There are several problems with this proposal. First of all, why does Kelton assume that it would only draw workers out of the ranks of the unemployed? For example, suppose Kelton set the pay at $100 per hour. Surely even she could see the problem here, right? Workers would be siphoned out of productive private sector employment and into the government realm, providing dubious service at best at the direction of political officials.
Second, why would employers be keen on hiring someone who has spent, say, the last three years working in the guaranteed job sector? These would be, by design, the cushiest jobs in America. Kelton admits this when she says that the base wage rate would be the floor for all other jobs.
Looking at it another way, it’s not really a job guarantee if it’s difficult to maintain the position. In other words, if the people running the federal jobs program are allowed to fire employees who show up drunk or who are simply awful workers, then it’s no longer a guarantee.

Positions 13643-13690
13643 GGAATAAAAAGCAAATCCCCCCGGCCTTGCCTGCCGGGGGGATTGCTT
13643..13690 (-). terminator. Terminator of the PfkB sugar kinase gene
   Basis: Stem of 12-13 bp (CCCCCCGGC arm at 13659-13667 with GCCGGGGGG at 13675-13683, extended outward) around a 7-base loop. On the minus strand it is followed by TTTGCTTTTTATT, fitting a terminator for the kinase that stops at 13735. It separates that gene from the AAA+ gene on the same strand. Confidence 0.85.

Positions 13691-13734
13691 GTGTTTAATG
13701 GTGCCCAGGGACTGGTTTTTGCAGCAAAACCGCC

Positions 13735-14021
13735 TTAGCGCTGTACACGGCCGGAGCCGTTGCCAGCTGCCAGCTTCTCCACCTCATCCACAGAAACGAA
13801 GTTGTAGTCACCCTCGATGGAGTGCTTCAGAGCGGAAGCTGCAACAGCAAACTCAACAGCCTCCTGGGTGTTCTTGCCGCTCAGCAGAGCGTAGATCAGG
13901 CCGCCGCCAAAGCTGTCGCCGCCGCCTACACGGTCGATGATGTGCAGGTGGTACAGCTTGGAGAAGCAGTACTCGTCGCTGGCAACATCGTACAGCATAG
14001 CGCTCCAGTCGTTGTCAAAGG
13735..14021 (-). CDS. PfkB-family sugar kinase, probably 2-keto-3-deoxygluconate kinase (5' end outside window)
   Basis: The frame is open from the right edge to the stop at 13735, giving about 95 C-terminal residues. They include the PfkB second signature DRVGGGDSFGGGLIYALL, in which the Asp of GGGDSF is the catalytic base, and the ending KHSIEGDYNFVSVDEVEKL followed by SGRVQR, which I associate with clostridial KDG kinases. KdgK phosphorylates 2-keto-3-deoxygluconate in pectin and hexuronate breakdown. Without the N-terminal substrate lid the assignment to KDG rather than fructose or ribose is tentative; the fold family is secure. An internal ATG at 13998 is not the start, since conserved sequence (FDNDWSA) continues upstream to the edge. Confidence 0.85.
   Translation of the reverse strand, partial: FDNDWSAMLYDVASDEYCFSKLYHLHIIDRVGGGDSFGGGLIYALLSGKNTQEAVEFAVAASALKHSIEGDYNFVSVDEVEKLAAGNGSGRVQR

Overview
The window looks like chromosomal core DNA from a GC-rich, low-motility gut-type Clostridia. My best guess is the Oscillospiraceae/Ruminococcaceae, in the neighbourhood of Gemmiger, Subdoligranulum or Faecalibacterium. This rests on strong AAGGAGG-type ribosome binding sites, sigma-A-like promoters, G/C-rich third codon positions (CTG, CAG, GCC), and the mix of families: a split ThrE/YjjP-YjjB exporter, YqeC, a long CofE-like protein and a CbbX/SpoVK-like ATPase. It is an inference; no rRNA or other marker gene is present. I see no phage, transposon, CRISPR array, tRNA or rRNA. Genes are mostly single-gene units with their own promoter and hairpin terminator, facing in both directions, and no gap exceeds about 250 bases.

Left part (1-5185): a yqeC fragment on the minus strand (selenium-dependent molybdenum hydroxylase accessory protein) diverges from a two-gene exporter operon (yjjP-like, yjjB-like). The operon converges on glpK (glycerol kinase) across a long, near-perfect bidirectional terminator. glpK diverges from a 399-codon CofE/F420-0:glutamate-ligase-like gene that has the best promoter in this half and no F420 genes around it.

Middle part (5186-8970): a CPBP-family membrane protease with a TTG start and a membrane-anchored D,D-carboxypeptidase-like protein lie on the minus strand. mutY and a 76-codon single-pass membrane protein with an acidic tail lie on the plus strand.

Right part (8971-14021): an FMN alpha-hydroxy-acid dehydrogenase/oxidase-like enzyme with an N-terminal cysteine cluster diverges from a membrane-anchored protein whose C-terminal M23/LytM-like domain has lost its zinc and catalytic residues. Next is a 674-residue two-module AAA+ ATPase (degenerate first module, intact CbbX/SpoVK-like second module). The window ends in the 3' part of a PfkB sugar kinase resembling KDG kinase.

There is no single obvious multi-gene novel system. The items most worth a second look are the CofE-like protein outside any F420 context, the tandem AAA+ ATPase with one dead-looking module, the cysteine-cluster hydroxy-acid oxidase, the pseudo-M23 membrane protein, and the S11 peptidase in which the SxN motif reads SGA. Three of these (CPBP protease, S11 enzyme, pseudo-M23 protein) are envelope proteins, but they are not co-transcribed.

Stephanie Kelton’s new book The Deficit Myth does a very good job explaining MMT to new readers. I must admit that I was pleasantly surprised at how many different topics Kelton could discuss from a new view, in a manner that was simultaneously absurd and yet apparently compelling.
The problem is that Kelton’s fun book is utterly wrong. The boring suits with their standard accounting are correct: it actually costs something when the government spends money. The fact that since 1971 we have had an unfettered printing press doesn’t give us more options, it merely gives the Fed greater license to cause boom/bust cycles and redistribute wealth to politically connected insiders.